Dr. Martin Luther King, Jr. was a Baptist minister from Georgia who led the non-violent civil rights movement in the 1950s and 1960s.
Martin Luther King, Jr.
A Brief Biography

Born on January 15, 1929, the son and grandson of Baptist ministers, Dr. King decided to become a minister himself, and to devote his ministry to gaining freedom and respect for African Americans.

As a teenager and young adult, Dr. King studied the ideas of some of the world's most powerful thinkers, on the subjects of good and evil and the nature of the human spirit.  He was inspired by the example of Mahatma Gandhi's civil disobedience in India and became committed to the philosophy of non-violence.

In 1954, less than a year after his June 18, 1953 marriage to Coretta Scott, Dr. King agreed to become the minister of Dexter Avenue Baptist Church in Montgomery, Alabama. His leadership in the African American community was quickly recognized, and in 1955 he was chosen to lead and organize the Montgomery bus boycott.  Also in 1955, Dr. King graduated from Boston University with a Ph.D. in Systematic Theology.

The Montgomery bus boycott made Dr. King nationally famous.  He and other southern church-based civil rights activists formed the Southern Christian Leadership Conference. The purpose of this organization was to support and organize civil rights activism throughout the South.  A gifted orator, Dr. King traveled continually to speak at civil rights meetings, eventually resigning his ministry at Dexter Avenue Baptist Church to become a full-time civil rights proponent.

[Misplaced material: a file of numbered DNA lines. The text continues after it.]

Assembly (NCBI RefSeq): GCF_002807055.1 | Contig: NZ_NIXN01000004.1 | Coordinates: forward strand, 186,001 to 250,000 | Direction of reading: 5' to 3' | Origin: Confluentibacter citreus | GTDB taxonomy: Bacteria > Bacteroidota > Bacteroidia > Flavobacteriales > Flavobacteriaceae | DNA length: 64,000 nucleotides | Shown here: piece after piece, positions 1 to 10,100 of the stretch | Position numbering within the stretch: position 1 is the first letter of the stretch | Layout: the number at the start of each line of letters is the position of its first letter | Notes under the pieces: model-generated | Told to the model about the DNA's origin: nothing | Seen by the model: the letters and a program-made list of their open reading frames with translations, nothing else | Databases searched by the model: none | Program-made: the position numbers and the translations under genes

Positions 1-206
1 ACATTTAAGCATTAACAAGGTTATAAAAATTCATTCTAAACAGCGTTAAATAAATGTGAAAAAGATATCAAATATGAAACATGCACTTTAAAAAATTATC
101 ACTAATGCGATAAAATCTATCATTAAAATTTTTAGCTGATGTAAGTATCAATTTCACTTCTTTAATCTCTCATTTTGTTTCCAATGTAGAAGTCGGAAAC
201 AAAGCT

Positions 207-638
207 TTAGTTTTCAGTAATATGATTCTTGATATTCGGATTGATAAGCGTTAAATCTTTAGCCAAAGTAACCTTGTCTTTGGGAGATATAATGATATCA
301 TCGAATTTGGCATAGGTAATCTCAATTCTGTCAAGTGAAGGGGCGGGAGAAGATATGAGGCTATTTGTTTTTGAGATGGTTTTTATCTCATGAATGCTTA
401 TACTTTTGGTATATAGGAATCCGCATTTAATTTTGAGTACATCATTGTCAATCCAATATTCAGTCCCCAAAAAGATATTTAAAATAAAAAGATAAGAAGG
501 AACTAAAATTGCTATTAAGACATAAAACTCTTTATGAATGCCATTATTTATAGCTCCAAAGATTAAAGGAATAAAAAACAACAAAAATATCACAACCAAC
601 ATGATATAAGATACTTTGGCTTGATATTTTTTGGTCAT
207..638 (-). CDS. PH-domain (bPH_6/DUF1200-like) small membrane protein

Dr. King personified the American civil rights movement. His carefully planned campaigns exposed and publicized the hidden violence that maintained racist practices. In 1964, he was awarded the Nobel Peace Prize as well as being named by Time Magazine as "Man of the Year."

Dr. King evoked strong emotions in people.  He insisted on following his conscience regardless of any negative consequences that he had to endure.  His stand against the Vietnam War earned him criticism even from within the civil rights movement.

Dr. King was shot and killed by James Earl Ray in Memphis, Tennessee on April 4, 1968.  Riots immediately erupted throughout the country.  President Johnson declared a day of national mourning on April 7, 1968.  Dr. King's funeral was held at Ebenezer Baptist Church in Atlanta, Georgia on April 9, 1968.

The first United States Postal Service (USPS) commemorative stamp to honor Dr. King was issued on January 13, 1979.  In 1999, the USPS issued another stamp commemorating Dr. King, his I Have a Dream speech, and the 1963 march on Washington., DC.

In 1986, Martin Luther King Jr. Day was first celebrated as a federal legal holiday.  The third Monday of January was chosen to honor the birthday of Dr. King for this holiday each year.  
The holiday honors not only Dr. King but the words which he spoke and lived:

"I refuse to accept the view that mankind is so tragically bound to the starless midnight of racism and war that the bright daybreak of peace and brotherhood can never become a reality . . . I believe that unarmed truth and unconditional love will have the final word."

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